• 1612 – The Mayor Magistrate of Brasov, Michael Weiss is leading the fight against the Prince of Transylvania, Gabriel Bathory
  • 1625-1630 – The building of the exteriors walls of Brasov’s citadel
  • 1628 – The archbishop Vasile wrote the first chronicle with a Romanian topic
  • 1639-1641 – The Goldsmiths’s bastion was built (the last of Brasov’s protective walls)
  • 1678 – The Tartars invasion in Barsa County. Michael Hermann, the mayor of the town, succeeds in putting out the fire

  • 1686 – Transilvania become part of the Habsburgic Empire
  • 1688 – The revolt of Brașov citizens against the new administration of the city
  • 1689 April, 21 – The biggest fire Brasov had ever seen. The fire destroyed most of the town and killed almost 3,000 people. It was the greatest calamity over the entire history of Brasov. The parish church burnt and blackened with smoke is called “The Black Church”

  • 1736 – The Austrians are building a road from Brașov to București through Timiș Pass
  • 1737 – The Council Square is paved with stone
  • 1776 – 1782 – Is built the most representative baroc building from Brasov – the roman – catholic Church of Saints Peter and Paul
  • 1781 – Are issued the regulations from Rescript of Concivility and the Edict of Religious Tolerance by the emperor Joseph the 2nd according to which the Romanians receive equal rights with the other nations

  • 1784 – 1787 – Is built the Church of the Holy Greek Trinity, the first orthodox religious building inside the Fortress of Brașov

  • 1785 – The Black Street’s Gate was opened (it was demolished in 1873)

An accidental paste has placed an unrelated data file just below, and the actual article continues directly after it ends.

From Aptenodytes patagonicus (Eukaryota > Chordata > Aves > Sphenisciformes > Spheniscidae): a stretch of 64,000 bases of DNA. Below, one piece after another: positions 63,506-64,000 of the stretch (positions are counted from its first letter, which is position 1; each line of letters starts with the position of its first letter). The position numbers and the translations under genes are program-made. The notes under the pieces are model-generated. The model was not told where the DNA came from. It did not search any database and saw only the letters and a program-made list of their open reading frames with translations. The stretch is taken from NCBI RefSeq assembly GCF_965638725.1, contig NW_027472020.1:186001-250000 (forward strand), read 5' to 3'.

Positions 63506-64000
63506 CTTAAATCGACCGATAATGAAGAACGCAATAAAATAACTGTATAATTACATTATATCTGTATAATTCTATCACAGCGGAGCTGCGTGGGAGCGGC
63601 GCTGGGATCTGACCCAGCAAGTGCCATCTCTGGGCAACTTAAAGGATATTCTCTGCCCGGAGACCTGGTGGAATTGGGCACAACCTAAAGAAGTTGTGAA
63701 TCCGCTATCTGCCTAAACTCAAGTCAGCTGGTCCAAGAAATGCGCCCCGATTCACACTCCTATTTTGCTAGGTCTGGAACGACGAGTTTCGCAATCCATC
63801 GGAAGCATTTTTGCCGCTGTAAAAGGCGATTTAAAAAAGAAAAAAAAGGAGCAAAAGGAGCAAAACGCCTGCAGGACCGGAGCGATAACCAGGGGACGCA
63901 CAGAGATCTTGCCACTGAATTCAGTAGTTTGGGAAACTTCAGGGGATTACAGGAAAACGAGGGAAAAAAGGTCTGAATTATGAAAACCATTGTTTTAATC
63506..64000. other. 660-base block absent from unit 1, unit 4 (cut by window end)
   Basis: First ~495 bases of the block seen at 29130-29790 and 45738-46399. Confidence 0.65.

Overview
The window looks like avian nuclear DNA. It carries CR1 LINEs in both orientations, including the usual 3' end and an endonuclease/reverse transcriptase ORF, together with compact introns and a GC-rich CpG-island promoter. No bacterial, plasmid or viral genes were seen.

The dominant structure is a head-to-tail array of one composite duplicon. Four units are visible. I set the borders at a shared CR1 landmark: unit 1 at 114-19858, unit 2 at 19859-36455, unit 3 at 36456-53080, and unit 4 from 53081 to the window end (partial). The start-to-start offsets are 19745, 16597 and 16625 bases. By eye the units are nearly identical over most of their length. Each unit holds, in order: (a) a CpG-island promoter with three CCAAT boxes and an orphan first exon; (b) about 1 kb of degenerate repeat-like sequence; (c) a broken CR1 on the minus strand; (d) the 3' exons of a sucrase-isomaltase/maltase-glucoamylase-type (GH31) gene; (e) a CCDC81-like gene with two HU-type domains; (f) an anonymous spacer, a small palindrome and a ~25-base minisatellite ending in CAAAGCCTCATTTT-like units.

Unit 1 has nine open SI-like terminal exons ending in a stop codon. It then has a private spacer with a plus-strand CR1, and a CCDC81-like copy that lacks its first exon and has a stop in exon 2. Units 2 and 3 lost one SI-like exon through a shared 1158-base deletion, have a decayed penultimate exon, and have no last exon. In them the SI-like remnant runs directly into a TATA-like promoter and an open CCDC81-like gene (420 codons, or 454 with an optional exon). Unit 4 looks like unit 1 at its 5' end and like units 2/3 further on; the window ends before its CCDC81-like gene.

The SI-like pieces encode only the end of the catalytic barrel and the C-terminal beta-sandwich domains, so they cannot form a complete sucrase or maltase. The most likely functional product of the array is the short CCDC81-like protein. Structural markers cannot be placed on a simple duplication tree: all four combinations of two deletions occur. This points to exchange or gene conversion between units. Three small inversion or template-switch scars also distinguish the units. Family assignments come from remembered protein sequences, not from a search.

• 1804 – The Citadel’s streets were illuminated by oil
  • 1819-1820 – The building of Horses Fair’s Gate (demolished in 1873)
  • 1827 -1828 – The Schei Gate was erected
  • 1836 – 1838 – The new gate of the Customs Street was erected
  • 1838 – The first publication of “Transylvanian Gazette” and the “Paper for Mind, Heart and Literature” was edited by George Baritiu

  • 1848 – George Ucenescu adjusted the melody of “Desteapta-te romane” to the verses of the poet Andrei Muresianu. Nowadays it is the Romanian anthem

  • 1851 – Is founded the first Romanian gymnasium in Brașov, today the National Collegium “Andrei Șaguna”
  • 1854 – Telegraphy was brought in Brasov
  • 1858 – The first oil distillery was built in Brasov
  • 1861 – The founding of Brasov’s “Astra” cultural organization
  • 1873 – March, 30 – The opening of the railway station in Brașov together with the railroad Brașov – Sighișoara
  • 1879 – June, 10 – The opening of Brasov – Predeal railroad
  • 1882 – The national premiere of the operetta “Crai Nou” by the Romanian composer Ciprian Porumbescu
  • 1889 – The opening of a telephone exchange with 22 telephone sets
  • 1891 – The opening of the steam tram in Brasov, from the Horses Fair to Bartholomew district
  • 1897 – 1898 – Is built the Palace of Finance, the Brașov City Hall of today
  • 1907-1914 – The printing of the cultural magazine “Die Charpathen” (The Carpathians) edited by Adolf Meschendorfer

  • 1916 – August 29 – The Romanian army entered Brasov and Dr. Gheorghe Baiulescu was the first Romanian mayor appointed in Brasov

  • 1916 – October 7, 8 – The German and Austro-Hungarian troops conquered back the town
  • 1918 – Nov 9 – Dec 30 – The publication of the “Voice of Transylvania”, the paper of the Union
  • 1918 – December, 7 – The Romanian troops entered Brasov, after Transylvania’s union with Romania on the 1st of December 1918.